How to Use Cheap Sensors and Mobile Phones to Make People Care About Energy Waste

     

Visibility of energy use is not enough to get people to change their actions, we still need to find a way to make people care to compel them to act.

At last week’s Cleanweb Hackathon in Boston, teams focused on combining hardware, software, and mobile devices to figure out how to make people care about regular energy issues. There were two pitches for lighting efficiency (LightOut) and water efficiency (Water Hero) that were particularly creative and compelling takes on how to make people address waste.

The format of the hackathon was simple: Participants pitched ideas and got onto teams on Saturday morning. On Sunday at 3:00 p.m. they presented their ideas and the progress that they had made to a panel of judges. Judges voted, some people win prizes.

One of the judges, Barun Singh, founder and CTO of Wegowise, commented,  “There were a lot of great ideas presented this weekend. The sign of something that’s good is that once you’ve heard the problem, you know it makes sense to address.” All of the teams focused on real energy problems that we face, but the winning teams focused on making people care about these issues. Another judge, Tony Barnes from EnergySavvy said, “and it’s not just about what makes sense to address. It’s also about getting people to care – and act. And that can be an even more difficult problem.”

Most energy issues are hard to solve because they matter when looked at on a large scale but are not costly enough at the individual level to spark action. Most people spend 10 times more on their phone bill than what they might waste in water each month.

The industry, and the hackathon teams, are learning that we need to re-address the same problems we all know exist with a focus on understanding and addressing what will make people care about changing their actions to solve the problem.

Two teams in particular were able to do this effectively: LightsOut and Water Hero.

The LightsOut pitch is simple: public shaming. Many public governments and private businesses keep a significant number of outdoor lights on during the day. It’s unnecessary and a waste of money. For their pitch, the LightsOut team walked around Somerville for 30 minutes and took more than 70 photos of outdoor lights that were on during the day. They calculated that for the city of Somerville, each street light cost ~$400 per year to run during the day. The LightsOut application gives regular people the ability to take a picture on their phone and report it. The application will aggregate all of the data, centrally display it, and report the problem.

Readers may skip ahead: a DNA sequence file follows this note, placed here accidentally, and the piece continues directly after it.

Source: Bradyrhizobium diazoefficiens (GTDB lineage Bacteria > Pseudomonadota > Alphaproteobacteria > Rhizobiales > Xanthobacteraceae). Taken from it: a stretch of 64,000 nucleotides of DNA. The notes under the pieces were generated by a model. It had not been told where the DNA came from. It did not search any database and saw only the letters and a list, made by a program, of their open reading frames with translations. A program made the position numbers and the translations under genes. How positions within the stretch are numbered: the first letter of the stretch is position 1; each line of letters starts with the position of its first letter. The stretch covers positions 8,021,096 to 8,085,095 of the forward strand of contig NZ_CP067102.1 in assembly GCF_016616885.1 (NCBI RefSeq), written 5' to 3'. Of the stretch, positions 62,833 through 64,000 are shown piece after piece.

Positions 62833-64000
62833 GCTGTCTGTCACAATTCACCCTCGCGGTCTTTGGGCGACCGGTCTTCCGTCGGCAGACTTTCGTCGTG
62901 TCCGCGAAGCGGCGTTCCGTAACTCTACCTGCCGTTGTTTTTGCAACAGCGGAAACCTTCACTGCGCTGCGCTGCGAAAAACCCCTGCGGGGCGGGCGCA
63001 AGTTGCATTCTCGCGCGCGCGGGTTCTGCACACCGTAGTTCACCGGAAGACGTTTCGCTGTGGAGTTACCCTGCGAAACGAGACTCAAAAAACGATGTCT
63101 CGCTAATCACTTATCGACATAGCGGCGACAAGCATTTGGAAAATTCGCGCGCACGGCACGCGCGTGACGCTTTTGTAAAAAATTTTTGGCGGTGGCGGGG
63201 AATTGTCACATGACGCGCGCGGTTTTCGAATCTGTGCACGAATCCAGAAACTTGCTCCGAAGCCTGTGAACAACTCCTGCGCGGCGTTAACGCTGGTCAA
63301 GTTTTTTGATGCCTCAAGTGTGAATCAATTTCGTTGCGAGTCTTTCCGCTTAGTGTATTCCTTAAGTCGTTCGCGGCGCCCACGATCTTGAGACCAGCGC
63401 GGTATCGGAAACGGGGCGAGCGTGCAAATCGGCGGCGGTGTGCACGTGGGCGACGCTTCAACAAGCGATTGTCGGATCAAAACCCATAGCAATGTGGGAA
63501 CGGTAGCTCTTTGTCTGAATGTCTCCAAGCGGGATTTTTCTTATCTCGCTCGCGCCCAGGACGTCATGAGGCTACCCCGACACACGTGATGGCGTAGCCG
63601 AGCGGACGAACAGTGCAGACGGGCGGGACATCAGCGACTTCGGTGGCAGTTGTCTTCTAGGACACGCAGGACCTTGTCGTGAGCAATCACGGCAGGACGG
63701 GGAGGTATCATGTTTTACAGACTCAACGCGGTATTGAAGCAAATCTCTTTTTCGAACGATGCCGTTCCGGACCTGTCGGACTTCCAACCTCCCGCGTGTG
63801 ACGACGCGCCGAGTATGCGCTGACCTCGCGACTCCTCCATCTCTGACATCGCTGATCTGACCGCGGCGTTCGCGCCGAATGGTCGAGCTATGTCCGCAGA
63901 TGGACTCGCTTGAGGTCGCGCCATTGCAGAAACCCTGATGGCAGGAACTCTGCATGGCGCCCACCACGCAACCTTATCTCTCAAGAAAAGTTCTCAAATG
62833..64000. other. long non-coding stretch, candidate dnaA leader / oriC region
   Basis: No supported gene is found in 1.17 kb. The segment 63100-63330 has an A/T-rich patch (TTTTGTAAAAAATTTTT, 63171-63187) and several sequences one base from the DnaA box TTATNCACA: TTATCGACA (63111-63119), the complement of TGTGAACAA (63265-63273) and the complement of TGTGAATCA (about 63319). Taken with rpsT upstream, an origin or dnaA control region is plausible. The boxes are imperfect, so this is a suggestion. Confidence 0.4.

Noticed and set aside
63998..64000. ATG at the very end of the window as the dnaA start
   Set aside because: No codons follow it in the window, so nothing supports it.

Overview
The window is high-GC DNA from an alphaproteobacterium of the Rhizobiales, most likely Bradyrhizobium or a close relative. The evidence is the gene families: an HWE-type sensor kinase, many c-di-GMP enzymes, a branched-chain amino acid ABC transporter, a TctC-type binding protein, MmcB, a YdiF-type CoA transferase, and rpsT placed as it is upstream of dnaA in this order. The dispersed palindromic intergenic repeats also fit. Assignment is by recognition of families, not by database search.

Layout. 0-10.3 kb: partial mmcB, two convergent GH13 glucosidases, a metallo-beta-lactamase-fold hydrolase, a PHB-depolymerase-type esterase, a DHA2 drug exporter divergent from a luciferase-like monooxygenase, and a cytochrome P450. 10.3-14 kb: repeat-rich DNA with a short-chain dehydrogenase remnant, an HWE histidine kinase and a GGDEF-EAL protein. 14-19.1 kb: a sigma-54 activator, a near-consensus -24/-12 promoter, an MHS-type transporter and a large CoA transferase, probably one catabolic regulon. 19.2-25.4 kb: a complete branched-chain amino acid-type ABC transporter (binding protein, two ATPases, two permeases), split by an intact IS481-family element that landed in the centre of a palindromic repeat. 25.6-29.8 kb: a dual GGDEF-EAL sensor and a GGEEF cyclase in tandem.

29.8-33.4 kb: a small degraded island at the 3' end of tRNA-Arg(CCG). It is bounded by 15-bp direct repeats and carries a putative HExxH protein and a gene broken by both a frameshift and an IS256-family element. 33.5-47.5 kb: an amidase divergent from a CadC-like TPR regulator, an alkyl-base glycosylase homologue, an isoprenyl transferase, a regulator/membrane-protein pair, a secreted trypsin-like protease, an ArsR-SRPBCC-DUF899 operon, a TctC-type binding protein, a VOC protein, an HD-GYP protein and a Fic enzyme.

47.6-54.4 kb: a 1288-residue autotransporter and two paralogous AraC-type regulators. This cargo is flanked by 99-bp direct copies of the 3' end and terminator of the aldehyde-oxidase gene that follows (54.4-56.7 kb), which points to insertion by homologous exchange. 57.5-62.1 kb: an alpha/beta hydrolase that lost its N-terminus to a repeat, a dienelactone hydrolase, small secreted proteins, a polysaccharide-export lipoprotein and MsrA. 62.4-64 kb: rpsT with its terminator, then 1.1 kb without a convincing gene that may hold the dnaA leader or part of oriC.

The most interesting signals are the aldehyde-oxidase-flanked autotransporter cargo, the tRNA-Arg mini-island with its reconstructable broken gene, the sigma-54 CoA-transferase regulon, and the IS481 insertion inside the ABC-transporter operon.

Screen Shot 2014-04-08 at 1.13.32 PM

I love this take on efficiency because it uses PR. The lights by themselves don’t cost much for a corporation or government, but, since it’s a blatant waste of energy and cause of emissions that everyone can see, it could be a PR nightmare.

Water Hero took a similarly novel approach to water efficiency and it’s pure genius. They focused on eliminating the potential risk of water damage in properties. The byproduct of addressing water damage risk is that water efficiency can be addressed.

Water is cheap in the United States, unless you’re in a drought region. This is good for health and sanitary purposes but bad for efficiency. We waste 1 trillion gallons of water per year, but to each household it’s a very small amount. However, if you look at where water creates pain and damage in the economy for regular property owners, the answer is clear. Water damage. Water damage is the largest single claim that insurance companies have to pay out, totaling more than 24% of the 60 billion dollars of residential claims paid each year. Having water damage in a home is 4 times more common than a burglary and 7 times more common than theft.

Barnacle Alert via Text

Water Hero constantly measures the water use of a building and can detect a leak. If a leak is detected, it can automatically shut off the water to avoid damage and report these issues to the property owner’s mobile phone. See to the right what a sample text will look like in the event of a leak. This functioning application was built in just one weekend.

Paying a small yearly fee to eliminate water damage risk, which could also results in lower insurance costs, is a no-brainer for most risk-averse homeowners. Here’s the kicker: the benefit of monitoring a home for potential water leaks is reporting water use data all the time. Water bills come every 3 months, but Water Hero can report and send alerts for high water use on a continuous basis. In the sample report below, notice how you can see the water use through a single day, across many days, and in aggregate for a week or month. If there was a small leak, water would be running during the night. If there was a huge leak, the graph would shoot up and Water Hero would shut off the water and send a warning text.

WaterHeroDashboard

 

This data gives property owners the ability to recognize and address smaller and continuous leaks, inefficient buildings, or tenants who are using a lot of water.

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About Chris Williams

Chris Williams works with HeatSpring developing products and managing online content. Chris is a NABCEP Certified Solar PV Installer and an IGSHPA Accredited Geothermal Installer. He has installed over 300kW of solar PV systems, tens of residential and commercial solar hot water systems and 50 tons of geothermal equipment. You can find him on Linkedin
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